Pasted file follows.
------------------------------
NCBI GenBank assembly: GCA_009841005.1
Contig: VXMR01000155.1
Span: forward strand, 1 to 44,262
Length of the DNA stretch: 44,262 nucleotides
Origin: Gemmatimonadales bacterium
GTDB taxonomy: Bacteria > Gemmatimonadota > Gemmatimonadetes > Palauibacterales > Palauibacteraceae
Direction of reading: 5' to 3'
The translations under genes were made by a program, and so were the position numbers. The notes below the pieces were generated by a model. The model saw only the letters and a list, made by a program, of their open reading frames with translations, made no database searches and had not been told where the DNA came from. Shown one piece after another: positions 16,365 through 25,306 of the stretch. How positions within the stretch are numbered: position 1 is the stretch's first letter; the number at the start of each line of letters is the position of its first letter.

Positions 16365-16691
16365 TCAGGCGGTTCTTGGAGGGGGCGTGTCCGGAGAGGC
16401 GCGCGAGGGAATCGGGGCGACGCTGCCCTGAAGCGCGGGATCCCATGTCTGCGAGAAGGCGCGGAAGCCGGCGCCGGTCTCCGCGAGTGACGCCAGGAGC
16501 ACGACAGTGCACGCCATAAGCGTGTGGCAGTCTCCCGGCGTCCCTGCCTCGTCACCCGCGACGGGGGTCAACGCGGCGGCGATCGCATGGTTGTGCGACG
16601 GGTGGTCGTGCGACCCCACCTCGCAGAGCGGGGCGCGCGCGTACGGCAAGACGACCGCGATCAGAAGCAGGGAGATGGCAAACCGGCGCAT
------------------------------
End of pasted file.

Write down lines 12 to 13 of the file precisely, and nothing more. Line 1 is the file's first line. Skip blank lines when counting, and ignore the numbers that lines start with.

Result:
16501 ACGACAGTGCACGCCATAAGCGTGTGGCAGTCTCCCGGCGTCCCTGCCTCGTCACCCGCGACGGGGGTCAACGCGGCGGCGATCGCATGGTTGTGCGACG
16601 GGTGGTCGTGCGACCCCACCTCGCAGAGCGGGGCGCGCGCGTACGGCAAGACGACCGCGATCAGAAGCAGGGAGATGGCAAACCGGCGCAT